Our Lady of Smelcem, Flanders
According to tradition, one day long ago in the 10th century there were two shepherd boys out tending their flock in a field of Flanders when one of the boys noticed that some of the sheep seemed to be acting strangely.
“There must be something wrong at the end of the field over there,” observed the first shepherd boy with some alarm to his unsuspecting companion.
“Why, what makes you think so?” questioned the second lad.
“The sheep topple forward,” he said, watching as the furthest sheep seemed to dip and then stand erect again. “Look! Let’s go see.”
The boys ran together through the field until they drew closer to the sheep that were acting curiously. Slowing with suspicion as they approached the furthest sheep, the boys carefully made their way through the grazing flock searching the ground and watching for anything unexpected as they neared the place.
When they arrived at the head of the flock, the boys observed that each sheep, upon coming to a certain spot, went down with their front legs bent and their nose touching the ground. Then, gracefully and quickly, they arose and continued to graze. It appeared as if the sheep were bowing in greeting, or even genuflecting, to someone or something. It was all very odd. Turning to look in the direction the sheep faced, the boys suddenly saw a small statue of the Virgin Mary that stood peacefully in the niche of the rocks that marked the end of the pasture.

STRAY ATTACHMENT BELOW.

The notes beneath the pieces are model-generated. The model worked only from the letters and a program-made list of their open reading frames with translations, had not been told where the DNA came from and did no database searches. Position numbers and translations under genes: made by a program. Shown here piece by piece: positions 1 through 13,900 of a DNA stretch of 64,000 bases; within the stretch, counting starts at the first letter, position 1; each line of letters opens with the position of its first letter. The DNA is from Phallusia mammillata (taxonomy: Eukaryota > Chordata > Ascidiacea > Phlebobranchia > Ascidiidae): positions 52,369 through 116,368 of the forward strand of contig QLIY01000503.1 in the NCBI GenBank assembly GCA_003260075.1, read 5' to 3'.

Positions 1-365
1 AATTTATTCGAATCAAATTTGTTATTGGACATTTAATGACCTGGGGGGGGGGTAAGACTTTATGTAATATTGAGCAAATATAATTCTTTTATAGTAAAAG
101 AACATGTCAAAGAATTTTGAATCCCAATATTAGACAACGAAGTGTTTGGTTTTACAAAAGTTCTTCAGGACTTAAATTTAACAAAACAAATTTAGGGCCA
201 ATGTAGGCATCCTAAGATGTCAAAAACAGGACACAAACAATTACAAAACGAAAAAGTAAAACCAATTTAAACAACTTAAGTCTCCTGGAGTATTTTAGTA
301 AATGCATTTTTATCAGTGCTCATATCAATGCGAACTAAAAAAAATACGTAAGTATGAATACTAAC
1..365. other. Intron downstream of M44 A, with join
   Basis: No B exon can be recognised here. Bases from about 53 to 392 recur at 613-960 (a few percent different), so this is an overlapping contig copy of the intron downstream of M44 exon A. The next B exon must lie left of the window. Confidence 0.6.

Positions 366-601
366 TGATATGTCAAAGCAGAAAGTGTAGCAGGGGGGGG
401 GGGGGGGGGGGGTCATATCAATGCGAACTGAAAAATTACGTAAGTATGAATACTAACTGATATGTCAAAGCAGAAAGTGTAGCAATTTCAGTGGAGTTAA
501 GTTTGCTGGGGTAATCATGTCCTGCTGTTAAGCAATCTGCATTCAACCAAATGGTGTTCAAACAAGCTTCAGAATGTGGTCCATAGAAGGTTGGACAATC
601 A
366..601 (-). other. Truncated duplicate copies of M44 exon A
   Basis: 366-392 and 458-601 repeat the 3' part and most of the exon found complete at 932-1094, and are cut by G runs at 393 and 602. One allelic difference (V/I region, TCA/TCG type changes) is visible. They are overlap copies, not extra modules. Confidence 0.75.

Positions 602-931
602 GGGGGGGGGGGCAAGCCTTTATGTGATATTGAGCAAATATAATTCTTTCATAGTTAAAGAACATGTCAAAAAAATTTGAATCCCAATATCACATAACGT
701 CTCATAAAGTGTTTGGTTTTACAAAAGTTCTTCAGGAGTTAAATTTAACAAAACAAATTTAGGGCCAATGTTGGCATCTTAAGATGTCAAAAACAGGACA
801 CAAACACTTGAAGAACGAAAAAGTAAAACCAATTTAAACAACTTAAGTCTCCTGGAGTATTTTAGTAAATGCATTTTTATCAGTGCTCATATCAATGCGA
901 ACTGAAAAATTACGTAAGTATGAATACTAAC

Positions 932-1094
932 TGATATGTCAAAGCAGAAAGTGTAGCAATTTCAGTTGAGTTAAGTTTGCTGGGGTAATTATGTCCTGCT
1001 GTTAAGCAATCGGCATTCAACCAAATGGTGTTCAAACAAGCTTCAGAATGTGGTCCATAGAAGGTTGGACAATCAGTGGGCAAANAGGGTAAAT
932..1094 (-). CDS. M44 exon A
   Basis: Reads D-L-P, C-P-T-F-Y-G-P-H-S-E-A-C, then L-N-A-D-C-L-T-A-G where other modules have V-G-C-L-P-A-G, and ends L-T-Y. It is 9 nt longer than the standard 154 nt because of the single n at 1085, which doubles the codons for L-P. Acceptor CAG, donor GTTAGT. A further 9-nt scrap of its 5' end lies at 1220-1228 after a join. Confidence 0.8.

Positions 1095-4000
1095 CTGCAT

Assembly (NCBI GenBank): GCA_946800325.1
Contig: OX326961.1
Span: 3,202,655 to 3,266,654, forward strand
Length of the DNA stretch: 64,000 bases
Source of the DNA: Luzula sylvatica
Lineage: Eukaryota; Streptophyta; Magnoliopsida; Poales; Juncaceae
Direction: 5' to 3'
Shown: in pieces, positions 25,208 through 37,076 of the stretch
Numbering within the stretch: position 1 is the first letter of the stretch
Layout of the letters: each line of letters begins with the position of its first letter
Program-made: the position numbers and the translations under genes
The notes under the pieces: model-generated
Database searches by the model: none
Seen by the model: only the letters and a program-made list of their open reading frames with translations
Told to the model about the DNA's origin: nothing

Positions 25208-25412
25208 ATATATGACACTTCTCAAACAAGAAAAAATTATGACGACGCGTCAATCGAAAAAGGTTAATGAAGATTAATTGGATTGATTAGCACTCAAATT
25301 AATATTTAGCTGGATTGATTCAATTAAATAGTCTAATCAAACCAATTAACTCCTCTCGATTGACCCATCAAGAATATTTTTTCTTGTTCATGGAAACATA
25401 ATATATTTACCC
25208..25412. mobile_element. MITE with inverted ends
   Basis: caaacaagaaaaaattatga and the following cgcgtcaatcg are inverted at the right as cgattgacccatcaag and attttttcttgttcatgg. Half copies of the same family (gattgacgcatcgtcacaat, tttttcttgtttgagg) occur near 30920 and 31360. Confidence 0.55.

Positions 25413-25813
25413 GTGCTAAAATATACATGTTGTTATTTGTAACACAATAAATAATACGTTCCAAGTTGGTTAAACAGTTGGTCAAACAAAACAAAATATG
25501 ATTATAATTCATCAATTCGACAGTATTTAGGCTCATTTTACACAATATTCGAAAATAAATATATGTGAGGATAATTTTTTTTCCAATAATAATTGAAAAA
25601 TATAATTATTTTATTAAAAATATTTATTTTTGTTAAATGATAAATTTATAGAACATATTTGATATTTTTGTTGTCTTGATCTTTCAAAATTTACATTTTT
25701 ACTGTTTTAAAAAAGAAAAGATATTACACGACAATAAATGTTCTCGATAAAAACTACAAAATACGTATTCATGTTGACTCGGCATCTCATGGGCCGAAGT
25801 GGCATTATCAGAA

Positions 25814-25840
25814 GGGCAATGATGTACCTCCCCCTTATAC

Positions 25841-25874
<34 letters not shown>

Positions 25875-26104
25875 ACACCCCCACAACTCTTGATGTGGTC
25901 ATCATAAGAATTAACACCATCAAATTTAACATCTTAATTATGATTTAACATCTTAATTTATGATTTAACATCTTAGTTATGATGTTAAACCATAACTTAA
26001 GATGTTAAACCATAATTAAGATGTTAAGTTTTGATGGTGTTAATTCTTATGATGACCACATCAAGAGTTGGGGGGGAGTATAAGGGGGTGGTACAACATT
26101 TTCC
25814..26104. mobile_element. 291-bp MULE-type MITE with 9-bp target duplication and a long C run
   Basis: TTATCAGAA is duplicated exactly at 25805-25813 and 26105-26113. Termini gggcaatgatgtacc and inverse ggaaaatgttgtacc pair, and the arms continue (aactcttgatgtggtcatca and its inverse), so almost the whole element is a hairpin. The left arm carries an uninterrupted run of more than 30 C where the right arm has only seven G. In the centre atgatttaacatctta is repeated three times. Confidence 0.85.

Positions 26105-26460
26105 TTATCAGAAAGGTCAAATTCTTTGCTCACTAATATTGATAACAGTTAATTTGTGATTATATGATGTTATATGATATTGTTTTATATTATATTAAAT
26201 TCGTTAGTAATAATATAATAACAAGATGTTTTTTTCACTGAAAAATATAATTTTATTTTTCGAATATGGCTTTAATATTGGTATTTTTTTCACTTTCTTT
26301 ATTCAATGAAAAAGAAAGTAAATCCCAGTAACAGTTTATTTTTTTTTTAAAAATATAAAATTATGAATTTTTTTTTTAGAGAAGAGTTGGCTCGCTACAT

This, then, is the story of Our Lady of Smelcem. The news of what the shepherds had experienced when they had observed their sheep bending their knees before the image of the Blessed Virgin, spread throughout all of Flanders. The faith of the people, and the sudden pilgrimages, occasioned Baldwin IV, Count of Flanders and surnamed Fair Beard, to visit Our Lady of Smelcem seeking a cure for a malady from which he had suffered for seventeen years. Praying to the Mother of God for relief, Baldwin was miraculously cured of his malady, and decided to finance the building a church at the place in thanksgiving for having received the favor of the Blessed Virgin Mary.